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N805 Do we need to monitor patients after vedolizumab infusion?

Robinson K., Marshall L., Wright A., Lobo A.

Sheffield Teaching Hospitals NHS Trust, Gastroenterology, Sheffield, United Kingdom

Background

Vedolizumab is a humanised IgG monoclonal antibody that is licensed for use in moderate to severe ulcerative colitis and Crohn's disease. The manufacturer advises that vedolizumab is administered over thirty minutes, and that patients are observed for 2 hours after the first 2 infusions and for 1 hour after subsequent infusions for signs and symptoms of acute infusion related reactions.

The aim of this audit was to establish whether monitoring following completion of the infusion is required.

Methods

179 Vedolizumab infusions were administered to 55 patients from November 2015 to July 2016 (9 months). Data was recorded on completion of the infusion and post infusion monitoring (PIM) period. Infusions were administered over 30 minutes. Patients were observed post infusion for 120 minutes following the first 2 doses, and 60 minutes after subsequent doses. Blood pressure, pulse, respiratory rate, oxygen saturations were recorded at the start and on completion of the infusion and hourly during post infusion monitoring. A systolic drop in BP of ≥20mm/Hg and details of action taken were documented. Adverse reactions, their treatment and outcomes were recorded, including occurrence during infusion or post infusion period. Adverse reactions were classified as:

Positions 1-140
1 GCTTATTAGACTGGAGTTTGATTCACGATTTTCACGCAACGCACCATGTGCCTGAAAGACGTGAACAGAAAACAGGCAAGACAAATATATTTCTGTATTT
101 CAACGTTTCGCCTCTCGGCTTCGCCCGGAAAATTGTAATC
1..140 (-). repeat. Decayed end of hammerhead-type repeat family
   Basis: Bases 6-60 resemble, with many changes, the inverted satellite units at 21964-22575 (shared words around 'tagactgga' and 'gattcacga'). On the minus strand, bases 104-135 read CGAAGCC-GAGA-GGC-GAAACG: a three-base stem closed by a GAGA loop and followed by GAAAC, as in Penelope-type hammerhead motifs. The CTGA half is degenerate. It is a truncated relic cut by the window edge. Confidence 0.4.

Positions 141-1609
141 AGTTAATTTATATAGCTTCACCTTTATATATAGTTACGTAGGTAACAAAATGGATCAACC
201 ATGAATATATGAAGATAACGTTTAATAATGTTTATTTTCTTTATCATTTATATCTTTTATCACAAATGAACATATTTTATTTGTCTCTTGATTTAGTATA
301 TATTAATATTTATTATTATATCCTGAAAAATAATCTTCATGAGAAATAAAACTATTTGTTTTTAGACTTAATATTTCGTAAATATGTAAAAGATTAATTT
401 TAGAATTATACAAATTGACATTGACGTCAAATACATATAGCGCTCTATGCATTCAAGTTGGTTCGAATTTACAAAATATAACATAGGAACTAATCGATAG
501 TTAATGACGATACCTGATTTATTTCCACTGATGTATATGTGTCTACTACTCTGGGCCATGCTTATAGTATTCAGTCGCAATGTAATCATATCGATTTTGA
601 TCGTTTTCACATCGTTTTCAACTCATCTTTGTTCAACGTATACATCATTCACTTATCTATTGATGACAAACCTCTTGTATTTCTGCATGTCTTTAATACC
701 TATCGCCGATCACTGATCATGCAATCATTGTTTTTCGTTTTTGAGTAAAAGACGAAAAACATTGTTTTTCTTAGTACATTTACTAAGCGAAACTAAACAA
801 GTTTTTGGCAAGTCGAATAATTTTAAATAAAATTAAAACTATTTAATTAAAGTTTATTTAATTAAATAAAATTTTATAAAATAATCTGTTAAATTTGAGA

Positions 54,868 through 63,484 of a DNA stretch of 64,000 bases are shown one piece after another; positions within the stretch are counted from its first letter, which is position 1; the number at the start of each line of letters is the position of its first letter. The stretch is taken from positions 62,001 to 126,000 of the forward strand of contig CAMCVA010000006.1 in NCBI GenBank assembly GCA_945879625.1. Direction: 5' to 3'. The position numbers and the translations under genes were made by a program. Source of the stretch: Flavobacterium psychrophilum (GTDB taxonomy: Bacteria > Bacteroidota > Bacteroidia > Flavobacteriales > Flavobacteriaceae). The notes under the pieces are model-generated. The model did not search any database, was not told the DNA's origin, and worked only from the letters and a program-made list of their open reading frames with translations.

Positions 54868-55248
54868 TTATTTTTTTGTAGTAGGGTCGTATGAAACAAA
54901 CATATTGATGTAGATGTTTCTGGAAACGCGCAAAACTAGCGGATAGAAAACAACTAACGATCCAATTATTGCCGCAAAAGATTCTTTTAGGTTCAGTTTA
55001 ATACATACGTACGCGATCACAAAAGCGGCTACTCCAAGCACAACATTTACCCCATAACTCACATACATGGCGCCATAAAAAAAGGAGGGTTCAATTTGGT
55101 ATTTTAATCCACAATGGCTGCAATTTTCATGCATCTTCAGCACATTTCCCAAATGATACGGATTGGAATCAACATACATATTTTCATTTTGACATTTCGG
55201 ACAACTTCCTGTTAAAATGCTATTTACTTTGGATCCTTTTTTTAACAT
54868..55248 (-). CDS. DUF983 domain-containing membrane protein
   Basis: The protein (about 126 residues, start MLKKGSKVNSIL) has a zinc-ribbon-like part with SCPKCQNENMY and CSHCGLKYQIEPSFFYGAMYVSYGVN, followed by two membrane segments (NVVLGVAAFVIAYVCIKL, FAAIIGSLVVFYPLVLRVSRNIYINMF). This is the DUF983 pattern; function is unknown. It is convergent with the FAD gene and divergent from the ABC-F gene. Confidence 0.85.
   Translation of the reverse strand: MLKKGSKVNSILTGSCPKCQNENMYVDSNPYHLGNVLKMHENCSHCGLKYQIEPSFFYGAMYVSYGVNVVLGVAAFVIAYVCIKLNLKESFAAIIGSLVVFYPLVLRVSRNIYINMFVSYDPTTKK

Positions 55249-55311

mild: no action required

moderate: action required but treatment continued

Severe: immediate action or treatment withdrawal.

Results

During the infusion: 1 patient had an adverse reaction during each of 3 infusions (1 moderate, 2 mild).

Systolic BP dropped ≥20mm/Hg in 3 patients (25–30mm/Hg). All patients were asymptomatic and infusions were completed as plan.

During PIM:

1 patient did not comply with the PIM regime after their first infusion with no self-reported adverse events.

1 patient had a drop in systolic BP of 21mg/Hg following infusion 4 requiring no action.

No adverse reactions were recorded in 55 patients following 178 infusions.

1 patient reported joint aches post discharge which settled spontaneously.

Conclusion

Observed infusion reaction rate was 1.67%

No adverse reactions occurred during post infusion monitoring.

BP drops >20mm/Hg were observed in 1.67% infusions and 0.56% during post infusion monitoring. All patients were asymptomatic and no action was taken.

We suggest post-vedolizumab infusion monitoring is unnecessary.

In this Teaching Hospital setting, 347 hours of patient and nurse time could be saved per annum based on current infusion numbers.